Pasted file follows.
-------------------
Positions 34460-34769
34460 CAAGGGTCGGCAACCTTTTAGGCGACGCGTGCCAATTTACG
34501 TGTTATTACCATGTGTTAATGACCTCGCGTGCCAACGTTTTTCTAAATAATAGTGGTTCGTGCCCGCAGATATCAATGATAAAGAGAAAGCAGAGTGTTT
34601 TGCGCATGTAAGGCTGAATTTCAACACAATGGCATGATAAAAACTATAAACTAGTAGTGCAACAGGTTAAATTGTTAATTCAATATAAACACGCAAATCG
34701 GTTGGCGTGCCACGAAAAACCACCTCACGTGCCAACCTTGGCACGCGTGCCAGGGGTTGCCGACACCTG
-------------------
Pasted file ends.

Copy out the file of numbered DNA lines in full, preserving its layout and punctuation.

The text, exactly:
Positions 34460-34769
34460 CAAGGGTCGGCAACCTTTTAGGCGACGCGTGCCAATTTACG
34501 TGTTATTACCATGTGTTAATGACCTCGCGTGCCAACGTTTTTCTAAATAATAGTGGTTCGTGCCCGCAGATATCAATGATAAAGAGAAAGCAGAGTGTTT
34601 TGCGCATGTAAGGCTGAATTTCAACACAATGGCATGATAAAAACTATAAACTAGTAGTGCAACAGGTTAAATTGTTAATTCAATATAAACACGCAAATCG
34701 GTTGGCGTGCCACGAAAAACCACCTCACGTGCCAACCTTGGCACGCGTGCCAGGGGTTGCCGACACCTG